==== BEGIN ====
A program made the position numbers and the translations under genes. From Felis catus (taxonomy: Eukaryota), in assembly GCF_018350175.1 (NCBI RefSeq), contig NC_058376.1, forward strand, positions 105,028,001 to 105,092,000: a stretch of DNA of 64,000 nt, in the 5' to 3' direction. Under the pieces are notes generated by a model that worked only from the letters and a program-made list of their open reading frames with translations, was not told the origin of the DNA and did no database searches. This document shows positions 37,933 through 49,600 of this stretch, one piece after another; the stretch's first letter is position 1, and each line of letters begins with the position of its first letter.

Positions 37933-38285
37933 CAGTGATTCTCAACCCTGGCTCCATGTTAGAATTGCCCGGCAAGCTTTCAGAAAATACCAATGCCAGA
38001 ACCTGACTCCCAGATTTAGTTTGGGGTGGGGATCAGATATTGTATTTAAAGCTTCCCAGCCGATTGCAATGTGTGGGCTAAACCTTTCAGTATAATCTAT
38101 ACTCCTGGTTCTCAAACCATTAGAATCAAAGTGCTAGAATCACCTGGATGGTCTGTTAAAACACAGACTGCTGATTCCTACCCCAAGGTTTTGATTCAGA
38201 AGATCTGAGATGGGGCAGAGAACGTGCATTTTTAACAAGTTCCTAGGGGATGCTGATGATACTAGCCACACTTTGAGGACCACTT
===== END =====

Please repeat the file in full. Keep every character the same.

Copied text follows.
A program made the position numbers and the translations under genes. From Felis catus (taxonomy: Eukaryota), in assembly GCF_018350175.1 (NCBI RefSeq), contig NC_058376.1, forward strand, positions 105,028,001 to 105,092,000: a stretch of DNA of 64,000 nt, in the 5' to 3' direction. Under the pieces are notes generated by a model that worked only from the letters and a program-made list of their open reading frames with translations, was not told the origin of the DNA and did no database searches. This document shows positions 37,933 through 49,600 of this stretch, one piece after another; the stretch's first letter is position 1, and each line of letters begins with the position of its first letter.

Positions 37933-38285
37933 CAGTGATTCTCAACCCTGGCTCCATGTTAGAATTGCCCGGCAAGCTTTCAGAAAATACCAATGCCAGA
38001 ACCTGACTCCCAGATTTAGTTTGGGGTGGGGATCAGATATTGTATTTAAAGCTTCCCAGCCGATTGCAATGTGTGGGCTAAACCTTTCAGTATAATCTAT
38101 ACTCCTGGTTCTCAAACCATTAGAATCAAAGTGCTAGAATCACCTGGATGGTCTGTTAAAACACAGACTGCTGATTCCTACCCCAAGGTTTTGATTCAGA
38201 AGATCTGAGATGGGGCAGAGAACGTGCATTTTTAACAAGTTCCTAGGGGATGCTGATGATACTAGCCACACTTTGAGGACCACTT